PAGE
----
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Law Permits Arrest of Absent Lawmakers, Says Texas Supreme Court
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As required by the state constitution, the state House of Representatives could physically compel attendance at meetings.

As a result of a ruling by Texas’ Supreme Court, the state House of Representatives may arrest absent members and compel them to return to the chamber for legislative purposes.

It is a victory for House Republicans that the court decided in their favor. In doing so, the court lifted a temporary restraining order issued by a county judge last week, blocking dozens of arrest warrants targeting House Democrats who fled the state to block Republicans from passing a voting bill that would restrict their right to vote.


“The question now before this Court is not whether it is a good idea for the Texas House of Representatives to arrest absent members to compel a quorum. Nor is the question of whether the proposed voting legislation giving rise to this dispute is desirable. Those are political questions far outside the scope of the judicial function,” the court said in an opinion.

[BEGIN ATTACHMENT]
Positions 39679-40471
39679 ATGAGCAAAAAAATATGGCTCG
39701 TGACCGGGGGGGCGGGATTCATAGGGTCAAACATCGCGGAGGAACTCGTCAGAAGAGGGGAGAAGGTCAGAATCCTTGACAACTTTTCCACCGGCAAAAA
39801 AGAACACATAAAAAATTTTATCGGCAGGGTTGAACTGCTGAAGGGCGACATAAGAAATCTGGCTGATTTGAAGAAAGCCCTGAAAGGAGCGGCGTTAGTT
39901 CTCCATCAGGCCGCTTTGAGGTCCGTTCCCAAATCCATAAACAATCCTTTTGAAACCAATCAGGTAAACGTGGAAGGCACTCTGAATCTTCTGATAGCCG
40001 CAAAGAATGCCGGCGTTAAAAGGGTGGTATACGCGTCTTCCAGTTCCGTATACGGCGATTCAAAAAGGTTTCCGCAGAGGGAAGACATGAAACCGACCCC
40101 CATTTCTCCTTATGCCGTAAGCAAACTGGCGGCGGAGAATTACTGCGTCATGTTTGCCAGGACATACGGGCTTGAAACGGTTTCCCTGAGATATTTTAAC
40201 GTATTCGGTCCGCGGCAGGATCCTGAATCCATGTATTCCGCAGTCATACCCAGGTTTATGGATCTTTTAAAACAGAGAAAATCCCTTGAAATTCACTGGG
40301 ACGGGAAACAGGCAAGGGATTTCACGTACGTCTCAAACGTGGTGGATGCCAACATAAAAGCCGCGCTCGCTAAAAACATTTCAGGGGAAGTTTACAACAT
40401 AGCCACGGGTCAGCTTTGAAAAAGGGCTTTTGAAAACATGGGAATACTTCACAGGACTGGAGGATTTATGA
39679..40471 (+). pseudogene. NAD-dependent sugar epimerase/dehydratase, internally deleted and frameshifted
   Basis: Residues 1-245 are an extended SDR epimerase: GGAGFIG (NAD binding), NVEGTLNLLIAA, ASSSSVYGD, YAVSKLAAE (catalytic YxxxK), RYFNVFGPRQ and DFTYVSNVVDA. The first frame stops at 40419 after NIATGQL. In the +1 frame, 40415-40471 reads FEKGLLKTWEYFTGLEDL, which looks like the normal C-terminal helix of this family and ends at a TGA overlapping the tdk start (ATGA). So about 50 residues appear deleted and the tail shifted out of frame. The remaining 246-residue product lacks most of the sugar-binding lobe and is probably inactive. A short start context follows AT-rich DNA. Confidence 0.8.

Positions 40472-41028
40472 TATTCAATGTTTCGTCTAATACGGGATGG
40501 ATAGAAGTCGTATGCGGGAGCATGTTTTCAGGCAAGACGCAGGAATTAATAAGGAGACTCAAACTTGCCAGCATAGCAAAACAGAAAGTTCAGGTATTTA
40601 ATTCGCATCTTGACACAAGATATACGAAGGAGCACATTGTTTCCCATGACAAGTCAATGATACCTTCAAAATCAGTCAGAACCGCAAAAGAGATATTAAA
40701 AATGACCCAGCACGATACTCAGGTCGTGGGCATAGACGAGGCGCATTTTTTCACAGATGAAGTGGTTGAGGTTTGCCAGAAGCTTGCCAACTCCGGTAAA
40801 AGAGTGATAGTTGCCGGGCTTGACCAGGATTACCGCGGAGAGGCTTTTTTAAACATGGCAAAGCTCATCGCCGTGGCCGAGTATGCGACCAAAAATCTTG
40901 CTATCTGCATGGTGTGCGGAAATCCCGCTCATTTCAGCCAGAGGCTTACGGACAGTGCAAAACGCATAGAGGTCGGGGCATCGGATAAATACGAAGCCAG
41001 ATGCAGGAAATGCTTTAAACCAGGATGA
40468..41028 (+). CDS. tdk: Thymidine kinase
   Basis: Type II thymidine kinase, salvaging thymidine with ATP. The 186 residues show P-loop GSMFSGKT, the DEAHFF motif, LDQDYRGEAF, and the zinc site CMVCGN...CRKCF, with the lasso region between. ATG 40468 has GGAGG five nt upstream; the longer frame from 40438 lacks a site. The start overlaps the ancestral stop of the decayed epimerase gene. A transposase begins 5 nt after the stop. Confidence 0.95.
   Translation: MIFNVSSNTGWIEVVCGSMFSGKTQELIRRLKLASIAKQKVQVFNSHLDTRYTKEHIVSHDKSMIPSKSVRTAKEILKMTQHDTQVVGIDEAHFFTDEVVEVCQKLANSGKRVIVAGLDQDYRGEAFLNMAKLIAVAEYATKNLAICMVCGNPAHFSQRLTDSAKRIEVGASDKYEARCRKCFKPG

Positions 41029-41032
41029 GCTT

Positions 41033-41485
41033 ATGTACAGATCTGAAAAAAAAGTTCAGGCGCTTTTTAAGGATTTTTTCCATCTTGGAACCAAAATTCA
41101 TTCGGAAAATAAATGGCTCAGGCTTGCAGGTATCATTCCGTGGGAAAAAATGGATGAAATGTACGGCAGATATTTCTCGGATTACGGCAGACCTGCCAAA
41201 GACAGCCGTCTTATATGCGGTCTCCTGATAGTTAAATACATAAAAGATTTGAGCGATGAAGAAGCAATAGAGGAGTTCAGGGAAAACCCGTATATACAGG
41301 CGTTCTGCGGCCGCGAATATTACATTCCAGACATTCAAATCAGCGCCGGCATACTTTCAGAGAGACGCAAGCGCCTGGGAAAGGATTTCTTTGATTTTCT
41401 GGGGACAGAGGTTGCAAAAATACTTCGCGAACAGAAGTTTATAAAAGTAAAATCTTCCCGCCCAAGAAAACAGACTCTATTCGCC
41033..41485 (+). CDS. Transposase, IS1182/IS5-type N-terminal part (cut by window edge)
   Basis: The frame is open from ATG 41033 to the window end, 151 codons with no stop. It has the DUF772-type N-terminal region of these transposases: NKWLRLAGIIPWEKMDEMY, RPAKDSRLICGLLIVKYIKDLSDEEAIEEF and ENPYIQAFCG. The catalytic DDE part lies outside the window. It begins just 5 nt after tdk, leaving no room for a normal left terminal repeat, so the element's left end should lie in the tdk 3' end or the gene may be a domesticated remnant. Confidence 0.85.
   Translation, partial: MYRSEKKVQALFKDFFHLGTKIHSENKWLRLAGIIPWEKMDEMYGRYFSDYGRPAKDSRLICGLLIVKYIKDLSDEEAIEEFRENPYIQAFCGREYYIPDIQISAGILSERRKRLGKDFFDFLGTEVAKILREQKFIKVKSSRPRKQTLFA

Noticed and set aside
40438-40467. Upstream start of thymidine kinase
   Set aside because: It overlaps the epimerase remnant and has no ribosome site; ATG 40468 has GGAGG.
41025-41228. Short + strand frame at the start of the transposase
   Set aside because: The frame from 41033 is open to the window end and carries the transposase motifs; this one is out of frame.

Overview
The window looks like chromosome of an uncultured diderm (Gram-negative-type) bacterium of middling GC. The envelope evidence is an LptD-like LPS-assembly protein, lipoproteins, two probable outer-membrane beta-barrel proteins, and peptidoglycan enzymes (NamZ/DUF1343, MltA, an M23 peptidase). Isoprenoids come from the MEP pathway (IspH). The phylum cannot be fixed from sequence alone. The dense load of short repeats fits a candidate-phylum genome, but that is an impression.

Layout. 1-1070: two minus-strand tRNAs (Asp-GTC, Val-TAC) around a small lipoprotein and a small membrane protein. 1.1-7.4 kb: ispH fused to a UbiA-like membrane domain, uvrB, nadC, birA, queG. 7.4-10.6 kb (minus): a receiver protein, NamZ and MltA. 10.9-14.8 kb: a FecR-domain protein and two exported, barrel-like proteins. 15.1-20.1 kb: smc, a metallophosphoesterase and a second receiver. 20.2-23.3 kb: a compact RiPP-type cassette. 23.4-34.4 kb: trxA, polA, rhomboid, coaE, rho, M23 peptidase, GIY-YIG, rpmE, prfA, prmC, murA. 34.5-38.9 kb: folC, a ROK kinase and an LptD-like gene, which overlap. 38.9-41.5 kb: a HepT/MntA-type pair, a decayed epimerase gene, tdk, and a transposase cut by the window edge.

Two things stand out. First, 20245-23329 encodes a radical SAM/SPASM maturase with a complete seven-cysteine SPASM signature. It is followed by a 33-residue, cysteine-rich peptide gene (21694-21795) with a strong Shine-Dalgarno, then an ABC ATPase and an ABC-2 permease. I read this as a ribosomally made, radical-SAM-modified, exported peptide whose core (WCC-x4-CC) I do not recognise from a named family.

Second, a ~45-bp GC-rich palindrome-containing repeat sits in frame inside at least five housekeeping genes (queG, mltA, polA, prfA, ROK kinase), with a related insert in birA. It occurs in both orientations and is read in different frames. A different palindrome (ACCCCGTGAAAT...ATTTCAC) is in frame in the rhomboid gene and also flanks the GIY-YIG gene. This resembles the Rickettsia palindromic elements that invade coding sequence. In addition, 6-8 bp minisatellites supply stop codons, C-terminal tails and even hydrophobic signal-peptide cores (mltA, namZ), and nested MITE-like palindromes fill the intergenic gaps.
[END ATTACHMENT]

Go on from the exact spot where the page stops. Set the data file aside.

“The legal question before this Court concerns only whether the Texas Constitution gives the House of Representatives the authority to physically compel the attendance of absent members. We conclude that it does, and we, therefore, direct the district court to withdraw” the temporary restraining order.

Brad Urrutia, a Democrat from Travis County, issued the order prohibiting any arrest, detention, or confinement of the Texas Democrats for two weeks.

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The state House and Senate, as well as the Governor’s Mansion, are controlled by Republicans. Delay tactics are the only way Democrats can block legislation. Several delegation members departed for Washington to take action on the state’s voting bill in July and to press Congress to pass national voting rights legislation.

In its opinion, the court said that the district court misinterpreted the state constitution.

“The Texas Constitution empowers the House to ‘compel the attendance of absent members’ and authorizes the House to do so ‘in such manner and under such penalties as [the] House may provide,’” the court said. “Neither the passage of time nor the passions of a hotly contested legislative dispute can change what it means.”





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